By Wenne Madyt Dengs
Dialogue is not a recent discovery. Right through the past and in nearly all societies, getting groups together to overcome differences and solve problems has been a particularly prestigious assignment usually given to experienced individuals, elders or people respected for their good judgment and wisdom.
Elements of ‘dialogue methodology’ have been and continue to be applied in traditional societies, based on ancestral procedures and customs. Their validity is also recognized in transitional justice, conflict management and reconciliation processes but the national dialogue initiated by the government of South Sudan does not fit the features of a successful dialogue; being solely initiated by the government without considering opinions and participation of political parties and civil society alliance justifies that its success is at risk.
The stirring committee of the national dialogue should be wary of the traps that may be deliberately built into a discourse process by the government. The call for dialogue when basic issues of political liberties are involved may be an effort by the government to induce the citizens to surrender peacefully while the violence of the repression continues.
Political parties are the main initiators of participants in and beneficiaries of a national dialogue. However, when inter-party relations are marked by tensions and none of the parties is confident or willing to take a first step, impartial intermediaries may step in to initiate and facilitate the dialogue.
When government uses the word “national dialogue” to bring peace and harmony, it does not necessarily mean that it wants peace with absolute freedom and justice. The government would like to use the national dialogue for opposition parties’ submission to its cruel oppression and passive compliance for it has perpetrated atrocities on hundreds of thousands of people.
Another intent of why the National Dialogue is pushed down the throats of the angry and hungry South Sudanese is to endorse the legitimacy, which means of the entire regime as usual, as their self-refreshed tenure is waning in a few months down the line.
In short, it is my suppressed view that the government of South Sudan is masking the eyes of the public by imposing the National Dialogue while it’s targeting submission to its will.
One wonders how the National Dialogue committee is growing broader every day. Tbis is it: Mr. President appoints his puppets and pawns whom he indoctrinates with his monarchical principles so that he (president) achieves his target, which is submission of the opposition party (ies) and the ever-unknowing South Sudanese masses to his will not necessarimy to bring meaningful peace.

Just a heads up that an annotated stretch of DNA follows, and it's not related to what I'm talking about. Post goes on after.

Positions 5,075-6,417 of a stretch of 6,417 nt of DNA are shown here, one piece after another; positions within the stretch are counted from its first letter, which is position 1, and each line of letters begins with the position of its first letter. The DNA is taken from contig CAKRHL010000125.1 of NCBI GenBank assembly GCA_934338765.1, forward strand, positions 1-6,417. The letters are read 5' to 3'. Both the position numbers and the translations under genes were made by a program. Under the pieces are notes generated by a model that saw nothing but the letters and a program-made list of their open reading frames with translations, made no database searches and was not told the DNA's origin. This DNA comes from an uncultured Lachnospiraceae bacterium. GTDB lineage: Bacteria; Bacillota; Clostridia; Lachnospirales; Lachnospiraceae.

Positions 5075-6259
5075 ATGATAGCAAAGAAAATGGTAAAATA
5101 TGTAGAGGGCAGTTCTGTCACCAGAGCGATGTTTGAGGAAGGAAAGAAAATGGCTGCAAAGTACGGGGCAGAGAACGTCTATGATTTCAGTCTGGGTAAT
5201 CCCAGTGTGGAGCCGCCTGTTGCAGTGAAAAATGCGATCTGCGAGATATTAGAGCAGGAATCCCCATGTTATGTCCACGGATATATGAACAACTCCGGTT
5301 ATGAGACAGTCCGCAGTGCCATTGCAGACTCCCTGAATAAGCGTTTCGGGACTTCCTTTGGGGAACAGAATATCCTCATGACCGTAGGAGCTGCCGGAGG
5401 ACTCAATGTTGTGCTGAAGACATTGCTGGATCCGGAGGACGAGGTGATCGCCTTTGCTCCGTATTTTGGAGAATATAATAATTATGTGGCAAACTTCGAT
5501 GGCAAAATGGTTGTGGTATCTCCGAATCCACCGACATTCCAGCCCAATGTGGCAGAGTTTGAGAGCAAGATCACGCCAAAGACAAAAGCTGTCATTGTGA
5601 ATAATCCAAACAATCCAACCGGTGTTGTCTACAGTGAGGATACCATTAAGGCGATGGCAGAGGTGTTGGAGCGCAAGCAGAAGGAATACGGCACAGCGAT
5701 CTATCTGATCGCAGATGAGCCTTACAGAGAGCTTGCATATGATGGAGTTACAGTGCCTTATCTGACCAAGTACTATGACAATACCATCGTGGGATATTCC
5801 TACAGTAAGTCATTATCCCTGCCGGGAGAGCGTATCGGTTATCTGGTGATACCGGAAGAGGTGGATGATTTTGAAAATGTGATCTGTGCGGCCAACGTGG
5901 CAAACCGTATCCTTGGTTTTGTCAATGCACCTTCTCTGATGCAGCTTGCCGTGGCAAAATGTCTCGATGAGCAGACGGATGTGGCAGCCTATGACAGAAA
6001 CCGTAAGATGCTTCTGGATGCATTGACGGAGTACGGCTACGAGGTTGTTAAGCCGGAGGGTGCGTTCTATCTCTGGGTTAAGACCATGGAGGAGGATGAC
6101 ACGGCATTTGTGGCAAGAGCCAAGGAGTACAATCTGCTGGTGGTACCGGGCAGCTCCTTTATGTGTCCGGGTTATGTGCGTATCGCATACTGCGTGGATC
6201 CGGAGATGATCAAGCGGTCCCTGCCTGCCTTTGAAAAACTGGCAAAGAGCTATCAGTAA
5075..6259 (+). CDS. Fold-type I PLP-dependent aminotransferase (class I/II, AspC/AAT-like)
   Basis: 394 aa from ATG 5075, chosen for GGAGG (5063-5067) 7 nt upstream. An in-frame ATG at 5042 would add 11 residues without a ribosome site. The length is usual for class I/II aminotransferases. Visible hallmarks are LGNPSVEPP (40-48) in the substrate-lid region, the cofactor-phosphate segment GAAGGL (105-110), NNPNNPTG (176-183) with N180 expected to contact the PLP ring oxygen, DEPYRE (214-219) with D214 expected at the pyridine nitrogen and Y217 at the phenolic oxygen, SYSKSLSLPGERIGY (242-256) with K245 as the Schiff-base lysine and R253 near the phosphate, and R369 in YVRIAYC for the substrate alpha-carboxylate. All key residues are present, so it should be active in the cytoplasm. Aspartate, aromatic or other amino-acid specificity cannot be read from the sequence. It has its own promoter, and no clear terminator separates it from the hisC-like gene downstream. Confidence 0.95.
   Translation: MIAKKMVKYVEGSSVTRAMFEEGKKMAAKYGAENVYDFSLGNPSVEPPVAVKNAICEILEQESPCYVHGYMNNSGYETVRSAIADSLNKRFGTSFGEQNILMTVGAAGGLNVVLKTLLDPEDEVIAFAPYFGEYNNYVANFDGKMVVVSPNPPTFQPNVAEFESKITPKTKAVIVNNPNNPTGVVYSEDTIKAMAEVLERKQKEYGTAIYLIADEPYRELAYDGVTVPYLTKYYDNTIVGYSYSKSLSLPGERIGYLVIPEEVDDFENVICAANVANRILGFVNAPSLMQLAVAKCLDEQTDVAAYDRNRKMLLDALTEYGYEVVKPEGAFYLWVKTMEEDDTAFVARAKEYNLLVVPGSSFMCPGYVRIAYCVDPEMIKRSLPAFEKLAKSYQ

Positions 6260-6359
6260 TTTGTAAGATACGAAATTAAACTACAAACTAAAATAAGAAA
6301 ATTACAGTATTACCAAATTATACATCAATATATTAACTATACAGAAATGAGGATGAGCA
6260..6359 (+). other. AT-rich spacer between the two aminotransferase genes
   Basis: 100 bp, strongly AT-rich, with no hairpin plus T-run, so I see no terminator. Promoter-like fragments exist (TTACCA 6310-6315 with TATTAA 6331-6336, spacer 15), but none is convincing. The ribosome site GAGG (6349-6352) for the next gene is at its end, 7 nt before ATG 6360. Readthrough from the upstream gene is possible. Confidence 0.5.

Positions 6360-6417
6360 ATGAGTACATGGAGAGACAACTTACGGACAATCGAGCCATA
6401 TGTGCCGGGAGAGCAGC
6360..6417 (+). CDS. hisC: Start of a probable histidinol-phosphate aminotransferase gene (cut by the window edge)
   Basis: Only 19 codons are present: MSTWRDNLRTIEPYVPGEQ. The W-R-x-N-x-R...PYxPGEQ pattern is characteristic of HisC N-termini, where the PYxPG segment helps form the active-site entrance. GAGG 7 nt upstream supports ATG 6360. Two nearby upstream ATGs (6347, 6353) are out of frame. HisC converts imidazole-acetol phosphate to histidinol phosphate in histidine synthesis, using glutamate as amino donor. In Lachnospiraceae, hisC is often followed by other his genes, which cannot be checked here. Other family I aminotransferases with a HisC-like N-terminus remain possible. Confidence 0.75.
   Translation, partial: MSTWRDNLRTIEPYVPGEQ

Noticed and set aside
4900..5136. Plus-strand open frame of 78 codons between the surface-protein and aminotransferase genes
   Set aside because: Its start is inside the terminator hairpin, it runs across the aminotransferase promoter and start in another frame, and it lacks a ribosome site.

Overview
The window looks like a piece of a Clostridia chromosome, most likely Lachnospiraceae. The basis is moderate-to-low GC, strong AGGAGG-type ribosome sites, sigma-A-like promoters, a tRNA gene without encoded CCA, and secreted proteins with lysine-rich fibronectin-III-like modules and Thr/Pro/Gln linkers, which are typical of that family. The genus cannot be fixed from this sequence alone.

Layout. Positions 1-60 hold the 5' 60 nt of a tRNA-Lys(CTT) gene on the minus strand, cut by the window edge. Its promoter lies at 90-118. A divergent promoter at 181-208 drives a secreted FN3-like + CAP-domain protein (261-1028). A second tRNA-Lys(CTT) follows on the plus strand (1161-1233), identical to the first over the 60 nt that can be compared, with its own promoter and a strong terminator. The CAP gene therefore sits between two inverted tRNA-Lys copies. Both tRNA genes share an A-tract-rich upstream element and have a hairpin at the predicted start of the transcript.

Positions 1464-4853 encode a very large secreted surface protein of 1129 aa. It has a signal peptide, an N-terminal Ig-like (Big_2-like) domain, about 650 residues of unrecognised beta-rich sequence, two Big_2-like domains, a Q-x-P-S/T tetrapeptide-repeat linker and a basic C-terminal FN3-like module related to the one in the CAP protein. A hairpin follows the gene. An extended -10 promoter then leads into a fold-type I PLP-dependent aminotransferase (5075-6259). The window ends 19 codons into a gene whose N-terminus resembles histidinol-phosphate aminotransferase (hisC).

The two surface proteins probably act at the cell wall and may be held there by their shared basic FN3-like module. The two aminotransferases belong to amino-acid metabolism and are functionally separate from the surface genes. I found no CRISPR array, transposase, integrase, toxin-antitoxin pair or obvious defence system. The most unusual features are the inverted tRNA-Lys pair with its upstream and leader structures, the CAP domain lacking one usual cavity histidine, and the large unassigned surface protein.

I thought after the president of Republic appointed the leaders of the National Dialogue Committee, he would have handed wholesale the process to them, but because he knew that he appointed those whom he did not have full trust in executing his interest accordingly, so, he had to keep on appointing more members. This has blown up the list of the committee into meaninglessness!
Does anyone harbour this feeling that the Kiir’s National Dialogue is a deliberate distraction to the ongoing lame Revitalization process of the Accord for the Resolution of the Conflict in South Sudan (ARCISS)? It’s detractor sister to the ever-hopping SPLM Reunification caravan that is now touring every city of our neighbourhood.
Instead of wasting time and resources, which means more lives lost in every interval, the parties should know that in all stages of a dialogue process, facilitators need to be able to consider the ever-changing political environment and evaluate how political developments can affect inter-party relations and the overall goals of the dialogue.
Besides, true conflict resolution dialogues the world over require not only the right personalities but also thorough preparations. No facilitator should get engaged in a dialogue without knowing what the dialogue is about; what the central and underlying issues are; who is who within each political party; and how the various parties are organized. The Juba dialogue is poor in that. It was just an immergency deal pressed upon the people by means of Gen. Kiir’s decrees that are as unpopular as President Trump’s tweets.
As I stated earlier, opposition leaders may feel forced to pursue dialogues out of a sense of hopelessness of the democratic struggle. However, that sense of powerlessness can be changed. Young wavering government like what Republic of South Sudan is; are not permanent. People living under such predetermined government needs not remain weak, and rulers need not be allowed to remain powerful indefinitely.
Achieving a society with both freedom and peace is of course no simple task. It requires great strategic skill, organization, and planning. Above all, it will require power. Citizens (democrats) cannot hope to bring down a dictatorial government and establish political freedom without the ability to apply their own power effectively.
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